Arab party leader in new gov’t: We are Palestinians, support Al-Aqsa, guard the mosque

Mansour Abbas tells Jordanian TV: ‘We are part of the Palestinian people,’ support the Al-Aqsa mosque and Jerusalem.

By World Israel News Staff

The head of the Islamic United Arab List party that is set to become the first Arab party to support an Israeli government said Thursday that his electorate are “part of the Palestinian people.”

In an interview with the Jordanian television station Al-Mamlaka, Mansour Abbas talked about his decision to take part in an Israeli government, saying his religious Islamic party known by it’s Hebrew acronym Ra’am had to “break through many barriers” in an effort to become an influential political player participating in policy-making and decision-making.

“We do not differentiate between the right and the left of the Zionist political spectrum – they all serve their project, their country, the differences between them are not that big,” said Abbas, whose comments were translated by Kan News.

Abbas stressed during the interview that in his view the Arabs are not Israelis but rather part of a “Palestinian Arab public – whose people are citizens of Israel, and part of our Palestinian people.”

Refuting allegations that he was betraying the Palestinian cause by working with the Zionists, Abbas replied that his identity is clear and that he is doing his part when it comes to the issue of “our Palestinian people: We support Al-Aqsa [mosque on the Temple Mount in Jerusalem], guard the mosque, invest in development in Jerusalem in order to establish our people there.”

Abbas added that “as citizens of Palestine born into this reality, we conduct our policies according to this reality…we will never give up on establishing our feet in our country and homeland.”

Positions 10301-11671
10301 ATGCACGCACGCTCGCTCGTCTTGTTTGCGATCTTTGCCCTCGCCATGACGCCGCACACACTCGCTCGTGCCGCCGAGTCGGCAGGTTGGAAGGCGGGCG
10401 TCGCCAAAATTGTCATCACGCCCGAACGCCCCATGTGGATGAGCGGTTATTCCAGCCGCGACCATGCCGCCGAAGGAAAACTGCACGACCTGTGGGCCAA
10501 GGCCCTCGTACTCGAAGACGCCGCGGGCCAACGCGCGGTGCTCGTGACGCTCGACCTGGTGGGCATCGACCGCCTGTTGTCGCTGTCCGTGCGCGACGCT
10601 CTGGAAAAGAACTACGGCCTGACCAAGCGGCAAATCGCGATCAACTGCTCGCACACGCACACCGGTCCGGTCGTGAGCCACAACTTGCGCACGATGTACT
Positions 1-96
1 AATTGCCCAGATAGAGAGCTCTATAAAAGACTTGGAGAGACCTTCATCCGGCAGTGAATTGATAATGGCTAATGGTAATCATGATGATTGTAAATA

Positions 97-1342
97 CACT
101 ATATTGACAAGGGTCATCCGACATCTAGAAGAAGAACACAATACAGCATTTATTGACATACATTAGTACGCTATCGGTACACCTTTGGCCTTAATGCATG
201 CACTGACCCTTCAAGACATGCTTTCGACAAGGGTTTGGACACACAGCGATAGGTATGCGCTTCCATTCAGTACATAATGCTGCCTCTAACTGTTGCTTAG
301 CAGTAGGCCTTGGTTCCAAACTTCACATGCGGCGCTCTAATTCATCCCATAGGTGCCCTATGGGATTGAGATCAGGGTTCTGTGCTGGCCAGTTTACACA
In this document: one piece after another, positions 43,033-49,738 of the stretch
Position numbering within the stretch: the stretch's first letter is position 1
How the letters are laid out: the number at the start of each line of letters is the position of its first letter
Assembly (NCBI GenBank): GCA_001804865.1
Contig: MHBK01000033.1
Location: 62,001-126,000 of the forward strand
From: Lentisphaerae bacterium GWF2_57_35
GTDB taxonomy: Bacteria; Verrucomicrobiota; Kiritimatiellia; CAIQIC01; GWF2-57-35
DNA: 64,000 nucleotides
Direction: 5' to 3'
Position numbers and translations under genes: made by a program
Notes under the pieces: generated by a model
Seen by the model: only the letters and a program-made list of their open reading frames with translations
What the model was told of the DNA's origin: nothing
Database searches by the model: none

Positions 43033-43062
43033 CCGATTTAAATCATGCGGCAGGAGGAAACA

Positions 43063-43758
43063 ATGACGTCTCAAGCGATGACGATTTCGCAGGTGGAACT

In breaking with the traditional opposition to working directly with any Israeli government, Abbas emphasized the pragmatic nature of working with the country instead of constantly being in opposition.

“This political approach has many features and is based on a clear vision regarding national, religious and human identity and the goals that the Palestinian Arab community wants in Israel and as part of the Palestinian people” Abbas said. “When we define well who we are and define what we want, we can determine how to achieve what we want.”

The last time an Arab Israeli party supported a government, but without participating in it, was in 1992 when Arab parties supported the Oslo peace process when Yitzhak Rabin was prime minister.

Under the coalition agreement, the Ra’am is expect to get the position of deputy speaker of the Knesset and will chair the parliamentary Interior Committee.

Abbas didn’t escape condemnation from other Arabs in Israel.

The Democratic Front for Peace and Equality and the Communist Party said in a statement that Abbas’ support “for a government that is not committed to stopping the ethnic cleansing in occupied East Jerusalem and the violations and provocations in Al-Aqsa Mosque … legitimizes the policy of denial of the rights of the Palestinian people.”

The statement stated that “the overthrow of Netanyahu does not legitimize support for a government headed by Bennett,” which they considered “a right-wing government par excellence in its composition and political line that does not present a real fundamental change from the Netanyahu government.”